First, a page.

The great breakthrough on the GPS horizon lies in thinking of those geographic coordinates as a real-world URL. In other words, think of those digits not simply as a description of a point in space but as a place to store information. Today you can create a Web address and publish pages and pages of anything you want there. But soon you'll be able to take a GPS location—say, 40°43.833' N, 073°59.814' W, the coordinates for Washington Square Park in New York—and publish material there as well. Anyone walking through the park would then be able to browse through the data you've uploaded. Some of this information might be targeted at a general audience and include recommendations for nearby restaurants, or a public bulletin board for discussing improvements to the park itself. But the messages stored might also be more personal, such as diary entries stored at the very place where the events described in the diary occurred, a kind of first-person geo-cache. There might even be bits of text targeted at a specific person, like an e-mail message floating in space, waiting for its recipient to come into range and receive it.
IBM researcher J. C. Spohrer, who helped concoct an early prototype for a GPS-based hypertext called WorldBoard, describes this kind of system as a "planetary chalkboard." I prefer to think of it as a kind of graffiti that makes an environment more habitable and socially connected.
Attaching digital information to physical spaces has until now been largely associated with prepackaged tourist guides offered by such services as Vindigo. The model is intuitive enough, if not terribly imaginative: A company licenses restaurant reviews and shopping guides from a travel publisher and creates a system in which users can download relevant information to their PDAs or laptops as they roam through a city. Such services are useful, but the prepackaged content limits their scope. When I hear evangelists talk about these digital tour guides, I'm reminded of the early 1990s hype about "hypermedia" CD-ROMs and the digital revolution. The digital revolution did eventually go mainstream, but it ended up happening elsewhere—on the Web, precisely because the Web made anyone a potential hypermedia publisher. The planetary chalkboard will become interesting only when ordinary people can pick up a piece of chalk and write something.
"Instead of having just tourist information, the system would be open," says Swedish researcher Fredrik Espinoza, cocreator of an experimental tool called GeoNotes. "There would be much more social activity." Espinoza's vision includes a filtering system for retrieving GeoNotes that have been posted by friends or other trusted sources, like the buddy list of Instant Messaging. Imagine, for instance, that you stumble across a beautiful side street in a historic district, the sort of urban discovery you might tell your friends about the next time you meet them for coffee. With GPS-based hypertext, you could leave a virtual note hanging near the street, addressed to your 30 closest friends. The next time they happened to stumble through the area, the text would pop up on their PDA screens: "Hey, come check this out ... "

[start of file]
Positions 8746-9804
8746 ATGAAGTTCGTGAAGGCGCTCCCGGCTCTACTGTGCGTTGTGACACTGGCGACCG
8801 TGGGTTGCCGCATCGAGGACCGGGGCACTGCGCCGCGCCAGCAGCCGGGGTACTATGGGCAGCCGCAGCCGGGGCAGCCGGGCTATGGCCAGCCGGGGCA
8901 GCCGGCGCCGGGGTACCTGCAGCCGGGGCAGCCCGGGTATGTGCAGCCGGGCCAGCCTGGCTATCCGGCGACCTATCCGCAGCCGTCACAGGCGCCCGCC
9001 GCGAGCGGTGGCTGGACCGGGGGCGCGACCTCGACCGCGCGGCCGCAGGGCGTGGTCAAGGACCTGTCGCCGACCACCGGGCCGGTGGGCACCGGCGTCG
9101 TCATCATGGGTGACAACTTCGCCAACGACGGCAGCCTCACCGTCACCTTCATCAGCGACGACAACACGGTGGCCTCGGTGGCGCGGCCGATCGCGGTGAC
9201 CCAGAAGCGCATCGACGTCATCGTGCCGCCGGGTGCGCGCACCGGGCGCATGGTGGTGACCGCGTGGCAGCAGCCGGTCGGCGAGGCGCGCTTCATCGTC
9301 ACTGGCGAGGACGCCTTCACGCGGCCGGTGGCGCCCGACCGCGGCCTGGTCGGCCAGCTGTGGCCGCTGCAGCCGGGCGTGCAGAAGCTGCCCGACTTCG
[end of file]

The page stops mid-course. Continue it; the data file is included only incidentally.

Annotatespace.com creator Andrea Moed sees potential in this for a new kind of storytelling. She has created a walking tour of New York's vibrant new bohemian neighborhood, Dumbo, short for Down Under Manhattan Bridge Overpass. The project is more performance art than tourist guide. "I wanted to create a model for location-based content that went beyond the basic 'What is there to buy here?'" Moed says. "When you can stand where others have stood and learn how it affected them, and then share your own impressions in return, public space becomes more deeply public than it was before."
William Gibson, the sci-fi writer who coined the term cyberspace, once wrote: "The street finds its own uses for things, uses the manufacturers never imagined." His words are inevitably rolled out when describing some unlikely new grassroots application of an existing tool, like geo-caching. But software such as GeoNotes or WorldBoard suggests a further twist: The street finds new uses for the street itself. Simply strolling down the sidewalk can become a hypertextual exploration, a journey into a new information space layered over the real one. Suddenly the surrounding air is full of information—some of it created for you by your closest friends, some of it created by total strangers. The streets are alive with data.